The Federal Trade Commission (FTC) has reached a settlement with Comstar Communications, Inc., and its president, Randall A. Carasco, who marketed and sold cell phone radiation protection patches through television, radio and Internet advertising.
The defendants allegedly claimed that their products could block up to 99 percent of radiation and other electromagnetic energy emitted by cellular telephones, thereby reducing consumers’ exposure to this radiation. In February 2002, the FTC issued a complaint against the West Sacramento, California-based defendants alleging that these claims were false and unsubstantiated.
The consent order prohibits the defendants from the future marketing or selling of any product that purports to reduce consumers’ exposure to radiation and electromagnetic energy, unless the claims are true and can be substantiated by competent and reliable scientific evidence.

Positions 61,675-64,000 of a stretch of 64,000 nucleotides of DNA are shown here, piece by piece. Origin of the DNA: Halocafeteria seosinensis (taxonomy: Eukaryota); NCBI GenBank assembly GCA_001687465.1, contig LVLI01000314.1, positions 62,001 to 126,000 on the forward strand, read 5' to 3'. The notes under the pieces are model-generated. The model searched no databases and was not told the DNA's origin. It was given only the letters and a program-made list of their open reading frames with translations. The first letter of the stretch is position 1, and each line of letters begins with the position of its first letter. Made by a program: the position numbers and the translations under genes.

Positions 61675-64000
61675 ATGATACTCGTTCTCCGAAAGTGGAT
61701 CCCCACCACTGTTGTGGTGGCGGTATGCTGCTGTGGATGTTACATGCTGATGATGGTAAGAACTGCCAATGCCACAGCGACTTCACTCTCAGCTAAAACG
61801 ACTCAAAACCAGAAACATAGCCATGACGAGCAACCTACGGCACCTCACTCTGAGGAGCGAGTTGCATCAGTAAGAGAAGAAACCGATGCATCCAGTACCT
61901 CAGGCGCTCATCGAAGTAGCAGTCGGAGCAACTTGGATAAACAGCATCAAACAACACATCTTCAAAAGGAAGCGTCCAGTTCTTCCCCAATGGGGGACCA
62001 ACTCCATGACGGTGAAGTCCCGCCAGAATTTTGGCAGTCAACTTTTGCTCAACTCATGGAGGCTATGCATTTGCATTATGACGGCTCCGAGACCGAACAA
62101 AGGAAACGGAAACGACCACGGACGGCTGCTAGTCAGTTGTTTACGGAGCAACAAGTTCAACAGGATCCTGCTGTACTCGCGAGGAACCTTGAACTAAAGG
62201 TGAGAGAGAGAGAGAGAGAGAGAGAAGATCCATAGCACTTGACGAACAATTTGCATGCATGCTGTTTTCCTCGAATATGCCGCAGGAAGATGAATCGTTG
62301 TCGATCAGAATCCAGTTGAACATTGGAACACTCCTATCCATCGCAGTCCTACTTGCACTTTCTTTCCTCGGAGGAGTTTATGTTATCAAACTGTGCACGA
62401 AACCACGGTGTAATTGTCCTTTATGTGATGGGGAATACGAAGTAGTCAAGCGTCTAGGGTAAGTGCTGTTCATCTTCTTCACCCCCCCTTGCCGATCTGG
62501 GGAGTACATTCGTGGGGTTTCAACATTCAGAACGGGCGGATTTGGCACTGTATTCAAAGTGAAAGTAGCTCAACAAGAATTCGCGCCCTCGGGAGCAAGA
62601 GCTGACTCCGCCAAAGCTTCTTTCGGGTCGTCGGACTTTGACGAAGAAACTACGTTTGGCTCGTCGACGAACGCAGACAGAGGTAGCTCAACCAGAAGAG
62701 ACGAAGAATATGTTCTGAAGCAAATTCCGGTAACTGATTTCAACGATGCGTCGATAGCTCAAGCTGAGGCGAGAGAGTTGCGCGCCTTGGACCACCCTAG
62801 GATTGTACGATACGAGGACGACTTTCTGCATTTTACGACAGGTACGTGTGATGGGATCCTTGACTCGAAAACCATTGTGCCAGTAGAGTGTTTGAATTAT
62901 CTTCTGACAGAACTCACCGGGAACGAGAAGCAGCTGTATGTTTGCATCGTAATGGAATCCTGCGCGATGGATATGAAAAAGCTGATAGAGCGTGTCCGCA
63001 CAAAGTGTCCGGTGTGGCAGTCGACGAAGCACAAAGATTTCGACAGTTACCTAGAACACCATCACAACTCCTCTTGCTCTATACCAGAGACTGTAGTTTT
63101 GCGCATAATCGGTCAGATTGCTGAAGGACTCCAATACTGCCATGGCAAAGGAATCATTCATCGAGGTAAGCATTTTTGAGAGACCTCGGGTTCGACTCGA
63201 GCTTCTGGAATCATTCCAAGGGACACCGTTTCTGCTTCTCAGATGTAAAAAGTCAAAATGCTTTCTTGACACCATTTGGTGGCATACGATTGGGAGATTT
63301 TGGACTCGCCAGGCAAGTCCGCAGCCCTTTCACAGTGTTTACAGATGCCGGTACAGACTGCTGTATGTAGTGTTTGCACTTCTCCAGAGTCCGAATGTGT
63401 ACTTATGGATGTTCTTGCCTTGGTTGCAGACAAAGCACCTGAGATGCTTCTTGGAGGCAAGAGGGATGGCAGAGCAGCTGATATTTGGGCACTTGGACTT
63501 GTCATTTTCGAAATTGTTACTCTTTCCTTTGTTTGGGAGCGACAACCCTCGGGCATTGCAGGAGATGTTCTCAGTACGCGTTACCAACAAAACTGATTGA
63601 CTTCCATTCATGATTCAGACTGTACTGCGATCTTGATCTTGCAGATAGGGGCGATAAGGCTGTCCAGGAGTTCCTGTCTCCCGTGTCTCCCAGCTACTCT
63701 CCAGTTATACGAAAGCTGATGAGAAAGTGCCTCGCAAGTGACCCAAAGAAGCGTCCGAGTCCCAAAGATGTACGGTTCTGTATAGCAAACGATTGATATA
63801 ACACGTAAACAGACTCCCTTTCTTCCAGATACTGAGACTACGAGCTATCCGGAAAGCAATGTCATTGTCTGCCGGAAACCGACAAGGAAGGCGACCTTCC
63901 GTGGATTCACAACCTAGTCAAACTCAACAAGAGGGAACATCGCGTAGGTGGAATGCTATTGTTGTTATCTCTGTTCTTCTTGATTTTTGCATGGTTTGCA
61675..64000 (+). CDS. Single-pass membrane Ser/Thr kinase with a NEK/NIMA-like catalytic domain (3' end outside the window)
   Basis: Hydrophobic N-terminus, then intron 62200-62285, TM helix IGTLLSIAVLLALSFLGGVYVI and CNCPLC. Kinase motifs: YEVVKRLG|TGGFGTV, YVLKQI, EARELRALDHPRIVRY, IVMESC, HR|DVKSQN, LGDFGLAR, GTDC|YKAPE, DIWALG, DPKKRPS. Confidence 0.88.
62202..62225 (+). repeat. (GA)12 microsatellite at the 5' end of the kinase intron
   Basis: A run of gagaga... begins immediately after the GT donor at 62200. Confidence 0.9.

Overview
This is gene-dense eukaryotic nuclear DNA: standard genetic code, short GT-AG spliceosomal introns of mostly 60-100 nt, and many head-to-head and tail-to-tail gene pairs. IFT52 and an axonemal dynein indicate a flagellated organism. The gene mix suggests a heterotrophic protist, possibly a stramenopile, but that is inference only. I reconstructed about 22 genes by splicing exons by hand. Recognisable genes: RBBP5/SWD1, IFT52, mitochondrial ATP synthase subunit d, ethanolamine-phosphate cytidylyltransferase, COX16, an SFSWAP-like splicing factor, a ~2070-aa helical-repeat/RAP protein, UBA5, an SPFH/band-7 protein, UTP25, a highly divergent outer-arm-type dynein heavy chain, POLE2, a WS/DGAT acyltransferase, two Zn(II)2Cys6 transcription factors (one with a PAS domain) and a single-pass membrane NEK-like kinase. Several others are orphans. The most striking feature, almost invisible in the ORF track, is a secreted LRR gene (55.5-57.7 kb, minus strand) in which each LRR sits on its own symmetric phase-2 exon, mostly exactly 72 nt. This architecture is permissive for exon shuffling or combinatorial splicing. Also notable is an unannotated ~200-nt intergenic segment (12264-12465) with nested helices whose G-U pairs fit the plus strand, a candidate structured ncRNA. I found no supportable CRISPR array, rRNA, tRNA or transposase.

The order also prohibits the defendants from making unsubstantiated representations about the benefits, performance, or efficacy of any product or service. The settlement requires the defendants to clearly disclose that most electromagnetic energy emitted by cell phones comes from parts of the phone other than the earpiece, where the Comstar product is placed.
Additionally, the settlement prohibits the defendants from misrepresenting the results of any test, study, or research. The settlement contains various recordkeeping provisions to assist the FTC in monitoring the defendants’ compliance.
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